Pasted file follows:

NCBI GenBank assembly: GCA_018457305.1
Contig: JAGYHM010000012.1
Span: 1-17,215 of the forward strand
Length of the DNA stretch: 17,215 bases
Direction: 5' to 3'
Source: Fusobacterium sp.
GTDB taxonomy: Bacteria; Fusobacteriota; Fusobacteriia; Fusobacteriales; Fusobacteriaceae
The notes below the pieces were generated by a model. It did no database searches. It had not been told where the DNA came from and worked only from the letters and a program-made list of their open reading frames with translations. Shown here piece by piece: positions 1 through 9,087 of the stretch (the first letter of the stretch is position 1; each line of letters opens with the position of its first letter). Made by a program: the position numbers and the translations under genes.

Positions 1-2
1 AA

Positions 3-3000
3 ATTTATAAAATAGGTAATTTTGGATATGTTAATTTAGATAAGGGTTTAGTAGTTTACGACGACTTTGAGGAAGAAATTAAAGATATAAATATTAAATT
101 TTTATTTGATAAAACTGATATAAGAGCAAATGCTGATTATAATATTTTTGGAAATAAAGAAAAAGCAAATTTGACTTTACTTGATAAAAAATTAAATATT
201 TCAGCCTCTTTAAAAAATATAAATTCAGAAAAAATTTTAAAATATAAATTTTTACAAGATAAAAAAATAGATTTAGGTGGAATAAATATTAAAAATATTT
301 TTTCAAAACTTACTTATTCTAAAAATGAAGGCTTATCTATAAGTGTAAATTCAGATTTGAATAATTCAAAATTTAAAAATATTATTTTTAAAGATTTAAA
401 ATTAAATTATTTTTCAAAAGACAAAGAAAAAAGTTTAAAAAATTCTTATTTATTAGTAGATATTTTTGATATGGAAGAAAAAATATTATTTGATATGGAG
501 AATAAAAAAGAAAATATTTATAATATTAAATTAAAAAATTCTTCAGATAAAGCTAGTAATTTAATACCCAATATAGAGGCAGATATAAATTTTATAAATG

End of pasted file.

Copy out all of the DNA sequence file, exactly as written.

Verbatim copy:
NCBI GenBank assembly: GCA_018457305.1
Contig: JAGYHM010000012.1
Span: 1-17,215 of the forward strand
Length of the DNA stretch: 17,215 bases
Direction: 5' to 3'
Source: Fusobacterium sp.
GTDB taxonomy: Bacteria; Fusobacteriota; Fusobacteriia; Fusobacteriales; Fusobacteriaceae
The notes below the pieces were generated by a model. It did no database searches. It had not been told where the DNA came from and worked only from the letters and a program-made list of their open reading frames with translations. Shown here piece by piece: positions 1 through 9,087 of the stretch (the first letter of the stretch is position 1; each line of letters opens with the position of its first letter). Made by a program: the position numbers and the translations under genes.

Positions 1-2
1 AA

Positions 3-3000
3 ATTTATAAAATAGGTAATTTTGGATATGTTAATTTAGATAAGGGTTTAGTAGTTTACGACGACTTTGAGGAAGAAATTAAAGATATAAATATTAAATT
101 TTTATTTGATAAAACTGATATAAGAGCAAATGCTGATTATAATATTTTTGGAAATAAAGAAAAAGCAAATTTGACTTTACTTGATAAAAAATTAAATATT
201 TCAGCCTCTTTAAAAAATATAAATTCAGAAAAAATTTTAAAATATAAATTTTTACAAGATAAAAAAATAGATTTAGGTGGAATAAATATTAAAAATATTT
301 TTTCAAAACTTACTTATTCTAAAAATGAAGGCTTATCTATAAGTGTAAATTCAGATTTGAATAATTCAAAATTTAAAAATATTATTTTTAAAGATTTAAA
401 ATTAAATTATTTTTCAAAAGACAAAGAAAAAAGTTTAAAAAATTCTTATTTATTAGTAGATATTTTTGATATGGAAGAAAAAATATTATTTGATATGGAG
501 AATAAAAAAGAAAATATTTATAATATTAAATTAAAAAATTCTTCAGATAAAGCTAGTAATTTAATACCCAATATAGAGGCAGATATAAATTTTATAAATG